3.1. Design concepts

3.1.1. Basic principles

EV-OSMOSE relies on a number of well-established concepts and theories and combines them in an original way to describe marine fish biodiversity and its dynamics from the intra-specific, genetic and phenotypic variability, to the inter-specific, taxonomic and trait-based level. Previous multi-species models of fish communities have been devised to project interspecific biodiversity trajectories under various scenarios considering only ecological dynamics. However, fish populations may also adapt to natural and anthropogenic pressures via phenotypic plasticity and/or evolutionary changes, leading to modifications in their physiology and life-history that could either mitigate or worsen the consequences of these pressures. EV-OSMOSE has been precisely developed to account for plastic and evolutionary dynamics in fish biodiversity projections by introducing the following elements to the existing OSMOSE model.

EV-OSMOSE describes explicitly mendelian inheritance of quantitative traits determined by polygenic genotypes according to quantitative genetics principles. These genotypes are composed of a finite number of loci and alleles per locus with effects of heterogeneous amplitude [Soularue and Kremer, 2012], which allows accounting realistically for both adaptive and neutral (genetic drift) evolutionary changes induced by natural and anthropogenic selective pressures. Genetically determined quantitative traits affect individuals’ bioenergetics and sexual maturation processes, which are described with a bioenergetic submodel.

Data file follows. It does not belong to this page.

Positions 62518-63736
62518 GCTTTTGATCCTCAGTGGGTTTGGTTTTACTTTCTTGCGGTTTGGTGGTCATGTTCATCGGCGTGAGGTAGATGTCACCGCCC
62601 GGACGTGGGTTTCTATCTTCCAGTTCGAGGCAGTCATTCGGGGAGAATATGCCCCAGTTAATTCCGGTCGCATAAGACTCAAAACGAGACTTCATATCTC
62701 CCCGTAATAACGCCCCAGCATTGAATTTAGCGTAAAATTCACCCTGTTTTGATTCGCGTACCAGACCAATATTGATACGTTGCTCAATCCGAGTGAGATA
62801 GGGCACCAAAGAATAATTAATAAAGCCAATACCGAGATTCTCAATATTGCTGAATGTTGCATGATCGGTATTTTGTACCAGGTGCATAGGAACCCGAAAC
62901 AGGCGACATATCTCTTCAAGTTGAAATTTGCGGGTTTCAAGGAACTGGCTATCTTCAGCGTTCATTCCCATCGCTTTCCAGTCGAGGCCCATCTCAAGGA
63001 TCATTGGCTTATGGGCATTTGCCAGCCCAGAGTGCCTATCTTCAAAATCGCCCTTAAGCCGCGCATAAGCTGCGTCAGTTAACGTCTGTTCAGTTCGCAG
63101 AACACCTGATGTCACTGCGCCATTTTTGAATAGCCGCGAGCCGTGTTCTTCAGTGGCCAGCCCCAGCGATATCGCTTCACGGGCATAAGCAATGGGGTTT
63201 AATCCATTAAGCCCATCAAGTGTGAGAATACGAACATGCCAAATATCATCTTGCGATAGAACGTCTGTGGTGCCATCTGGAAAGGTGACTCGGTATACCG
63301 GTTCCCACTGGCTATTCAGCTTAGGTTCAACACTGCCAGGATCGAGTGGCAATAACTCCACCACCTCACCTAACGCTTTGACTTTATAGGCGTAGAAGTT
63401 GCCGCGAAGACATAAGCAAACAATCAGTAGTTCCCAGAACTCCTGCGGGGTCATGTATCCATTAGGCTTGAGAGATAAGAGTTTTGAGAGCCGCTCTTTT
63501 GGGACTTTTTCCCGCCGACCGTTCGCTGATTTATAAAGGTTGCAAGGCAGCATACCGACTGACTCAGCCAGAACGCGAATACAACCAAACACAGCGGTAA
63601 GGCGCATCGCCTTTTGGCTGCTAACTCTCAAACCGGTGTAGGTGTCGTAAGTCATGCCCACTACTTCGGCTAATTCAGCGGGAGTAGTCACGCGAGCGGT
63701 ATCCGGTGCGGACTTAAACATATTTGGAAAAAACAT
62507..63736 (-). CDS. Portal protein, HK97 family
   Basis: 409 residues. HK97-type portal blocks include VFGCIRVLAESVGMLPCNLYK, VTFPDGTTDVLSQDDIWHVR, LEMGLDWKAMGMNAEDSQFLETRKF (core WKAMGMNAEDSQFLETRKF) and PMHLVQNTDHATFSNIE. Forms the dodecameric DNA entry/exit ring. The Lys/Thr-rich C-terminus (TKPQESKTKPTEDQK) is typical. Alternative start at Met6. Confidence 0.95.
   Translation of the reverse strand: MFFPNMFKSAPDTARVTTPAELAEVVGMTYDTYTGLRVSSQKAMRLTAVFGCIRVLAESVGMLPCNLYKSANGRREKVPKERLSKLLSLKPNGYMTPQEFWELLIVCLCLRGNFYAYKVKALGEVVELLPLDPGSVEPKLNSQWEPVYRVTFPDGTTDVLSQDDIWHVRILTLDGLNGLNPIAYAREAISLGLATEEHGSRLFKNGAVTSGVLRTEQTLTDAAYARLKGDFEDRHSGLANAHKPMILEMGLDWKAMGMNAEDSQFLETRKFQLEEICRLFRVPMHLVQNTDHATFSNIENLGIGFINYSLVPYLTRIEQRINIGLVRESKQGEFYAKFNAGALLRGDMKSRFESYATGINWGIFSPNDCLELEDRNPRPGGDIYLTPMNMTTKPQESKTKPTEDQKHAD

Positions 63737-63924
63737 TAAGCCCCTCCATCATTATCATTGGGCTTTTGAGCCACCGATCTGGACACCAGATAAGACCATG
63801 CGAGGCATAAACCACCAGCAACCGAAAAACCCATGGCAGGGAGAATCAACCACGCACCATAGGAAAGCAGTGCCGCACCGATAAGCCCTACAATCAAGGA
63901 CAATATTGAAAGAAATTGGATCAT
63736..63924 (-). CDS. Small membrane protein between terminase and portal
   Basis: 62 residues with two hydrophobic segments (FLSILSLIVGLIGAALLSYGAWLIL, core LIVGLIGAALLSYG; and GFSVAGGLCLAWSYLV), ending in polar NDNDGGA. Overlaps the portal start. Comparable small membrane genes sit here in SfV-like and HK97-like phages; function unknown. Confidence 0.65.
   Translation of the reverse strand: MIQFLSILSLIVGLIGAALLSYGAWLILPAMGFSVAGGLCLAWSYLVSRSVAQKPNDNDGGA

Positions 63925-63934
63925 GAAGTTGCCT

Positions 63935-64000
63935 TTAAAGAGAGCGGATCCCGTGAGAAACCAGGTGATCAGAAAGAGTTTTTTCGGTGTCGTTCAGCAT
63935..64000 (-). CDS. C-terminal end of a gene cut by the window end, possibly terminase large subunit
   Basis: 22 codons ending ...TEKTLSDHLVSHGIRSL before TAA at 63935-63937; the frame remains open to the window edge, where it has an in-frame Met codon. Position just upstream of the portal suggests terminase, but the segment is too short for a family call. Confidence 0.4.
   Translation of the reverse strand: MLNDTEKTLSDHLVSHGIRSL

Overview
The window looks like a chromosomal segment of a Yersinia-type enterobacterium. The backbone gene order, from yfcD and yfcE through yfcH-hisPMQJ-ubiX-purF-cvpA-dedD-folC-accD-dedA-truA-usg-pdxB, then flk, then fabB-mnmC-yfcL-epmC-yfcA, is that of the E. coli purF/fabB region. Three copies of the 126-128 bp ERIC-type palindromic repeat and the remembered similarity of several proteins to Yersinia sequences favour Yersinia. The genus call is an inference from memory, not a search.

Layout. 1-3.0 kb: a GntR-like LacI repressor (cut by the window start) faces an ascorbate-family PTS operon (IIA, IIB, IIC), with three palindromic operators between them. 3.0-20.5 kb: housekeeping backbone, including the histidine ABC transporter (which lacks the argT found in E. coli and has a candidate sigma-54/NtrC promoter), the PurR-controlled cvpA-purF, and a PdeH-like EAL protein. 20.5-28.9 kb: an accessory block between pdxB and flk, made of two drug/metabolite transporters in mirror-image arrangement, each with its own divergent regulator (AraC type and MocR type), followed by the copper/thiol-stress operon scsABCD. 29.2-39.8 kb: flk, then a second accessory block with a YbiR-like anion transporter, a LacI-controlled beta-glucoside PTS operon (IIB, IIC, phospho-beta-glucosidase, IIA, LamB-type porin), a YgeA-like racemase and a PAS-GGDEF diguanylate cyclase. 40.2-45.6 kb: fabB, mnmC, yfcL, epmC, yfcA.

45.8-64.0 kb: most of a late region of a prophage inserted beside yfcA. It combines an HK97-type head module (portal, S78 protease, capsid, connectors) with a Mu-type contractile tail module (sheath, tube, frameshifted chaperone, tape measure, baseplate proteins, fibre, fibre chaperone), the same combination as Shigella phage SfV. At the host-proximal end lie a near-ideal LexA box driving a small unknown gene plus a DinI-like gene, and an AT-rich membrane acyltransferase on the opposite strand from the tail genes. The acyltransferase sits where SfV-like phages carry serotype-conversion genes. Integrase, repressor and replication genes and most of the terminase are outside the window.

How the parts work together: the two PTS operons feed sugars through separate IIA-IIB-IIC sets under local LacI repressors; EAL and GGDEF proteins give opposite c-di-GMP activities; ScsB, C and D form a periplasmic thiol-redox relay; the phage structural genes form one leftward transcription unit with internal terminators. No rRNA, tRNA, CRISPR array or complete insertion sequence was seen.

3.1.2. Emergence

Phenotypic values of schools’ evolving traits- maximum ingestion rate \(I_{max}\) , gonado-somatic index \(r\) , intercept and slope of the maturation reaction norm \(m_0\) and \(m_1\)- are entirely determined by their genotype and randomly drawn expression noise. In contrast, other individual variables or traits at higher integrative levels of organization (hereafter named “emerging variables”: somatic mass \(w(i,t)\) , length \(L(i,t)\) , gonadic mass \(g(i,t)\) and thus fecundity \(N_{eggs}(i,t)\) , maturation age \(a_m(i)\) and somatic mass or length at maturation \(w_m(i)\) and \(L_m(i)\)) as well as starvation mortality emerge from the combination of evolving traits’ values, energy intake from size-based opportunistic predation and physiological or plastic responses of bioenergetics to experienced sea water temperature and dissolved oxygen concentration (Figure 2).

graph TD; id1(Population dynamics<br>birth and mortality rates) id2(Emerging traits<br>Growth, maturation, reproduction) id3(Bioenergetics metabolic rates) id4(Process traits<br>Imax, r, m0, m1) id5(Multiple diploid loci) id5 --> |Expression| id4 id4 --> |Phenotypic plasticity| id3 id3 --> id2 id2 --> id1 id1 --> |<b>Evolution</b>| id5 ida(Selective pressures<br>Predation, fishing, climate) idb(Macro-environment<br>food, temperature, oxygen) idc(Phenotypic expression<br>noise dominance, epistasis<br> micro-environment) ida --> id1 idb --> id3 idc --> id4 classDef className fill:lightblue,stroke:black,stroke-width:3px,color:black class ida,idb,idc className; classDef className2 fill:lightred,stroke:black,stroke-width:3px,color:black class id1,id2,id3,id4,id5 className2;

Fig. 3.1 Ev-OSMOSE processes describing trait variations from loci to population level (pink) and the causes impacting trait values (blue).